There are more than 70 million refugees around the world – the highest figure since the end of the Second World War. Half of them, as children and minors, need particular protection. The primary causes of displacement and forced migration are violent conflicts, massive violations of human rights and increasingly the impact of man-made global warming. Four out of five refugees are living close to their countries of origin. Most countries taking in refugees are emerging economies or developing countries who need help to provide the people with adequate supplies and accommodation.
Germany is thus engaged primarily in three areas to help tackle this global challenge:
Protecting refugees and creating prospects for the future
As the second-largest donor to the UN Refugee Agency (UNHCR), Germany is playing an important role in ensuring refugees around the world can live in safety and dignity. UNHCR is helping on the ground by making available foodstuffs, accommodation and healthcare. The Agency is also working to find long-term solutions for refugees. Many crises and conflicts that cause displacement have been raging for years. In their host countries, many refugees therefore need help to integrate and build long-term prospects.
Education plays a key role. Only 1% of refugees around the world have access to higher education. The Albert Einstein German Academic Refugee Initiative (DAFI) is thus focusing on promoting young refugees’ access to universities. The Federal Foreign Office finances 90% of the DAFI budget. Since 1992, this funding has been used to grant 15,000 scholarships to young refugees. In 2018 alone, some 6500 students in 51 countries received a DAFI scholarship.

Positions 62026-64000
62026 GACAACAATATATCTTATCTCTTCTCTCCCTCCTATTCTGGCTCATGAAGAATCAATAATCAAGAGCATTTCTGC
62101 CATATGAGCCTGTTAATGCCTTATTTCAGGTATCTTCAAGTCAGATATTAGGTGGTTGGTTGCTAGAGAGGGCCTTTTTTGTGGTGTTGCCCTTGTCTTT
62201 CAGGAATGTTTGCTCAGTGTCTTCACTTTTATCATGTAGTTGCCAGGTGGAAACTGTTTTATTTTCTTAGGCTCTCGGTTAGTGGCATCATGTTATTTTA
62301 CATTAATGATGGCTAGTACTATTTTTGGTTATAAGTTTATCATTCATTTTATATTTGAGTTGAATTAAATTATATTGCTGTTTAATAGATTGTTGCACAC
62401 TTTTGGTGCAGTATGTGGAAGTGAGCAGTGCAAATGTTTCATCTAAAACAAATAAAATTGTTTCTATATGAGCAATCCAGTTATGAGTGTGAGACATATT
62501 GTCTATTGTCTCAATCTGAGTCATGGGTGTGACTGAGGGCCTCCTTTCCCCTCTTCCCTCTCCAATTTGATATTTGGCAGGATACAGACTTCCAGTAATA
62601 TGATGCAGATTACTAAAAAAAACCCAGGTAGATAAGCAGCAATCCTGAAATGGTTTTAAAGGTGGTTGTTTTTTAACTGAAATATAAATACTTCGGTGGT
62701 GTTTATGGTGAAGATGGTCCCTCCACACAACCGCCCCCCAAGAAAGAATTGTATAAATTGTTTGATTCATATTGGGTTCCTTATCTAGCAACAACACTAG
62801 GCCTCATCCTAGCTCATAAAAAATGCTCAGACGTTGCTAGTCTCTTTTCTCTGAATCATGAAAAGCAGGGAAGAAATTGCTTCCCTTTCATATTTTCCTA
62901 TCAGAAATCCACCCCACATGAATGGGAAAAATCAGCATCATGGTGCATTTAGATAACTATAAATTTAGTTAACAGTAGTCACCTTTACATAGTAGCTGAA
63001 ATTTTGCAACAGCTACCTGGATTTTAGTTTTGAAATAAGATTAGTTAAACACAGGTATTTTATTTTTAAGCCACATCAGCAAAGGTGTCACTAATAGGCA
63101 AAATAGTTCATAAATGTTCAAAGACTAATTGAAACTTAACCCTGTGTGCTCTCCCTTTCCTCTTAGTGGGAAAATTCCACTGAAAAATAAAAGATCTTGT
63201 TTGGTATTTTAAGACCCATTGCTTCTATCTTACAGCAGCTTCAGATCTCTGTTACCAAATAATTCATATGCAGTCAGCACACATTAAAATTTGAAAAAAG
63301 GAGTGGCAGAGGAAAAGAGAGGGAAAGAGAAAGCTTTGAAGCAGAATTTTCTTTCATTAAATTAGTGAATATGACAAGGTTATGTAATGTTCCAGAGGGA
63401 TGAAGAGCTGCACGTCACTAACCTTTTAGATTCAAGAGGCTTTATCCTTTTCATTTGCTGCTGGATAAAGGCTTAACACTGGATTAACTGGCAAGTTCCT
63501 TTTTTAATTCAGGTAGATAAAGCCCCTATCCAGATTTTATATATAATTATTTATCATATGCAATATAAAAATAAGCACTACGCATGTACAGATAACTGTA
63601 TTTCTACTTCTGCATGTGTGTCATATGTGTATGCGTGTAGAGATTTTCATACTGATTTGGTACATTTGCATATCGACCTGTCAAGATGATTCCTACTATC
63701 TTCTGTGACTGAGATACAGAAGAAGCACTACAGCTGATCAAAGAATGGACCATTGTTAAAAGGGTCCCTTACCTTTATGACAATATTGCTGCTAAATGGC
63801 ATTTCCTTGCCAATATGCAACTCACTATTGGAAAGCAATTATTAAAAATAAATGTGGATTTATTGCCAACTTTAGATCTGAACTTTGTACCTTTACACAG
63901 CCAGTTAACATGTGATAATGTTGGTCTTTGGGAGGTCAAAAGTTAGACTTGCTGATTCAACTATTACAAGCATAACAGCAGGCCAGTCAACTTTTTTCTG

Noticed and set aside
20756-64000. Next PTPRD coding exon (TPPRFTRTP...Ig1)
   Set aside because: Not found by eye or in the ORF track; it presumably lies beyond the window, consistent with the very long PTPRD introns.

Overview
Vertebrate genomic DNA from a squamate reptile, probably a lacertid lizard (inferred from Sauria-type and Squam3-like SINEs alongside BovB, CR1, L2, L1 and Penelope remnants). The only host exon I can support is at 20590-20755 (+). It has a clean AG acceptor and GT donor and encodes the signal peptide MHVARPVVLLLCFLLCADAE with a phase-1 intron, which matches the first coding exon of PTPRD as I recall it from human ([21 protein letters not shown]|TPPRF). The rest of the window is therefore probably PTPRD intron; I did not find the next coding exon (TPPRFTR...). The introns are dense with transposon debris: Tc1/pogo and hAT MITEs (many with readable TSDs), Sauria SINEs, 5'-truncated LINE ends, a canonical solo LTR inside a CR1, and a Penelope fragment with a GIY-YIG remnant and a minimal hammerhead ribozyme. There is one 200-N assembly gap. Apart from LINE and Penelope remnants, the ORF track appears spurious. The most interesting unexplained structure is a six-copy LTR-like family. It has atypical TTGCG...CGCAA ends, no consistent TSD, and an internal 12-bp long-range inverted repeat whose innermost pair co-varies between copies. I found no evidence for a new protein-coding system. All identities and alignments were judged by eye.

Resolving conflicts, tackling the root causes of displacement
Germany is also working hard to tackle the root causes that force people to flee their homes. Crisis-prevention projects help to ensure that people have no reason to flee their country in the first place. Alongside participation in peace missions, such projects include measures to strengthen local police structures in the Congo and promote the reconciliation process in Mali.
At European and multilateral level, Germany furthermore advocates defusing violent conflicts. Stabilisation projects in conflict and post-conflict situations recreate a safe environment, basic healthcare and functioning infrastructure and are thus giving refugees the opportunity to return to their home countries.
Fair distribution of responsibility
At the current time, just ten countries are hosting more than 80% of global refugees. With a view to sharing this responsibility across more shoulders, Germany as a major donor and host country played a key role in the Global Compact on Refugees (GCR). The GCR is designed to distribute burdens in the refugee context more evenly internationally, to provide more support to the main host countries, particularly those in crisis regions, and to solve major refugee crises.
In December 2018, almost all member states of the United Nations voted for the GCR and are now working on implementing it. The Global Compact on Refugees is thus a prime example of Germany’s endeavours to find shared responses to global challenges.